By William Croyle
COVINGTON - The nearly 3,000 rental property owners here will have to pay closer attention to their tenants' behavior, or face stiff penalties from the city.
The City Commission unanimously adopted an ordinance Tuesday night, revising the 19-year-old nuisance code to take a hard line on drugs, prostitution and dice games.
The revised code specifically prohibits prostitution, controlled substances, and outdoor gambling in all residential, commercial, and vacant properties in the city.
The original proposal included alcohol-related offenses and all gambling, but the revised version for Tuesday night's vote is less stringent.
And, instead of the proposed "two strikes" and you're out, the code passed Tuesday night moves to evict a tenant after a third strike.
The code also includes guidelines for the city to inform property owners of illegal activities taking place in their homes, and the consequences homeowners face if the illegal activities don't stop.
The ordinance was proposed after police responded to 60 calls to a home on Greenup Street in 2001 and 2002 on over a dozen different charges, including prostitution and drug activity. The landlord of that home faced suspension of his license because of the activity of his tenants.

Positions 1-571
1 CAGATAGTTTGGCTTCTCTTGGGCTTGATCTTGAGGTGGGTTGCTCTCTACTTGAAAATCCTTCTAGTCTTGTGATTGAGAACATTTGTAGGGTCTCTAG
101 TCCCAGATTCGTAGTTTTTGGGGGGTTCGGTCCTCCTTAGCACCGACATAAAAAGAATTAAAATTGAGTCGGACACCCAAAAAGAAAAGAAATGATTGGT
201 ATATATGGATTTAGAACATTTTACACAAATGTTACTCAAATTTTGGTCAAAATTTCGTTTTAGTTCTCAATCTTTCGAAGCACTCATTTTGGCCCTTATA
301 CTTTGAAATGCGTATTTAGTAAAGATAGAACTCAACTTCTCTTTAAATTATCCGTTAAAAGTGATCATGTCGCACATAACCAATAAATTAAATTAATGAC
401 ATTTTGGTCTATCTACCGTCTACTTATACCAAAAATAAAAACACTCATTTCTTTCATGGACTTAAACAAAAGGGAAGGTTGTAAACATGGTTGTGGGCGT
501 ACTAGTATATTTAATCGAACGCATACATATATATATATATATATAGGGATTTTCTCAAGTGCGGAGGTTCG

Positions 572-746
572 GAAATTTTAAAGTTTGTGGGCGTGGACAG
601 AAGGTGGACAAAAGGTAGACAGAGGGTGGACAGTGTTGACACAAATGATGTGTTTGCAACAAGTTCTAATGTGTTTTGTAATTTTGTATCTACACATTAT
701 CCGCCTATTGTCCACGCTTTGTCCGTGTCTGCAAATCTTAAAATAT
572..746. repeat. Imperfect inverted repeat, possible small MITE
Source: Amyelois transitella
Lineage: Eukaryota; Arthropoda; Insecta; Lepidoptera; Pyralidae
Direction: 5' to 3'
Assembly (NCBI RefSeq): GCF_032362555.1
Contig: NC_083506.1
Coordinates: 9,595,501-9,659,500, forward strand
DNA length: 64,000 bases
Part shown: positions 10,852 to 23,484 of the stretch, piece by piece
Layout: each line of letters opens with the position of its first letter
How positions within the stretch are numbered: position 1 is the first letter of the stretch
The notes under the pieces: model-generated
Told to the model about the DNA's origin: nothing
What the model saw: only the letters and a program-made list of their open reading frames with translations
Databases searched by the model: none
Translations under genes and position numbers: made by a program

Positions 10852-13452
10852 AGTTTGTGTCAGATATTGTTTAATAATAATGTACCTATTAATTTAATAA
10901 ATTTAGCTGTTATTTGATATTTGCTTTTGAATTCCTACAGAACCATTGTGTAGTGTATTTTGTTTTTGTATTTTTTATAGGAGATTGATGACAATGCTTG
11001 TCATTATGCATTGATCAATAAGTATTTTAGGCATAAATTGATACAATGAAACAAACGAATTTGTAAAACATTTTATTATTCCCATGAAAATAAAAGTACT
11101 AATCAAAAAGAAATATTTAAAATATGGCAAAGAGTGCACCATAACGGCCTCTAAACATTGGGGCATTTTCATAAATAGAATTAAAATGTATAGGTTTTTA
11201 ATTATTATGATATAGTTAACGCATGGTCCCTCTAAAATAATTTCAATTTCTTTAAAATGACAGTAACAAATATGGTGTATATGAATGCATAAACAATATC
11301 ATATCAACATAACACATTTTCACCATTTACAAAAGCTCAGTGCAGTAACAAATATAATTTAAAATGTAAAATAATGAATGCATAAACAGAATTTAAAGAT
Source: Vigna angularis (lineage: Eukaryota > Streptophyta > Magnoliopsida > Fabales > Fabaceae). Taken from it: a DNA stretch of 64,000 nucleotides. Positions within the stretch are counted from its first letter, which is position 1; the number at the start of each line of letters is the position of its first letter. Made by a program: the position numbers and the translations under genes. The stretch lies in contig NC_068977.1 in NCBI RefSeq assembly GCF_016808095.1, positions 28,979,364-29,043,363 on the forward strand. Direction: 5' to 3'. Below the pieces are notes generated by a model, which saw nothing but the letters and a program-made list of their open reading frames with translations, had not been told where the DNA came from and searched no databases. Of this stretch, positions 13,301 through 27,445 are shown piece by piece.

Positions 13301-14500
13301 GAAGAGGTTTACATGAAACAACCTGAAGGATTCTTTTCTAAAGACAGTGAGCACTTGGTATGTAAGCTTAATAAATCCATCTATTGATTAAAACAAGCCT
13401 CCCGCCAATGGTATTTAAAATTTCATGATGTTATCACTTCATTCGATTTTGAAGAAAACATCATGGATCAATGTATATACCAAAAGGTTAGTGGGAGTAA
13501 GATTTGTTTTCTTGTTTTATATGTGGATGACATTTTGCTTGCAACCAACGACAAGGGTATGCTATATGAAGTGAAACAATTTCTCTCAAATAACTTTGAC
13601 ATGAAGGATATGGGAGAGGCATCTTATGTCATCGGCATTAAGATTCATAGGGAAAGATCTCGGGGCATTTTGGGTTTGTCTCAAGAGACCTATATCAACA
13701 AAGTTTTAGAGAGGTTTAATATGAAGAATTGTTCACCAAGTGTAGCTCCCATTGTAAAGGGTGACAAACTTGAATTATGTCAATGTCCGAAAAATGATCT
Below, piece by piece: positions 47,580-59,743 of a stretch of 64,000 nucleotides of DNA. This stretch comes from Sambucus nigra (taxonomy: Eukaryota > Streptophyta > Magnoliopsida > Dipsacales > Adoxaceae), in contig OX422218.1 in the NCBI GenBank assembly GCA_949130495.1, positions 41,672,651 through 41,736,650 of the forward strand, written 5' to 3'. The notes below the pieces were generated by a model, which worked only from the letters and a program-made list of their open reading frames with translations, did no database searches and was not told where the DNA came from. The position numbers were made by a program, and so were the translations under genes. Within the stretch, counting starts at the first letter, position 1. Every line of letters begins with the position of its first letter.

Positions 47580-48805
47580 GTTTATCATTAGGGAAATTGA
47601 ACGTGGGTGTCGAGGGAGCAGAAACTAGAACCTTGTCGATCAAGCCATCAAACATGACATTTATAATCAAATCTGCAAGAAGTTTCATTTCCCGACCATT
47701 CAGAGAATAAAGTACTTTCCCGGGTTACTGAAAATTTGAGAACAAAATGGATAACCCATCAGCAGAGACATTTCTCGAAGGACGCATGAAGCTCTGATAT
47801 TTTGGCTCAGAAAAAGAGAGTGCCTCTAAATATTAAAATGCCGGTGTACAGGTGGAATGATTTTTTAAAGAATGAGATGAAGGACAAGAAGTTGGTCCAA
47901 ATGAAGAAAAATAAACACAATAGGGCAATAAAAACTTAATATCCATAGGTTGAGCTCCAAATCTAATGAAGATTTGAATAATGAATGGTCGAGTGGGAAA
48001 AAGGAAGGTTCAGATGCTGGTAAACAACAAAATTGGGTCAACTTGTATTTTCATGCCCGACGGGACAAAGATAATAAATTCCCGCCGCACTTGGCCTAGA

"That was one of those cases where the landlord didn't know what was happening," said Mildred Rains, code enforcement director for Covington. "With this new law, they will know. The city's not going to put up with this behavior anymore."
At Tuesday's meeting, City Manager Greg Jarvis explained the changes made to the originally proposed ordinance after two meetings were held with residents of the East Side.
Resident Bennie Doggett, 1501 Scott Blvd., thanked city staff, Jarvis, City Solicitor Jay Fossett, Commissioners Jerry Bamberger, Craig Bohman and Bernie Moorman for meeting with the East Side residents about their concerns that the initial proposal may have targeted African-Americans.
Doggett told the commission that the East Side neighborhood plans to form a 12-member taskforce to monitor the enforcement of the nuisance ordinance.
Resident Tom Wiggins, 1307 Scott Blvd., said he thought city staff did a "great job" on the ordinance and he is all for it.
Under the revised code, police will notify the code enforcement department of a violation at a property. The code enforcement department will then notify the homeowner of the violation by mail.
A second violation will result in a certified letter sent to the homeowner with a requirement that the criminal activity stop.
After a third violation, the city can evict the tenant, impose fines on the homeowner of $100 per offense, and suspend the homeowner's occupational license for up to a year. Any unpaid fines can result in a lien on the property.
"This action will be quicker because everything will come before the code enforcement board rather than going through the court system," said Rains.
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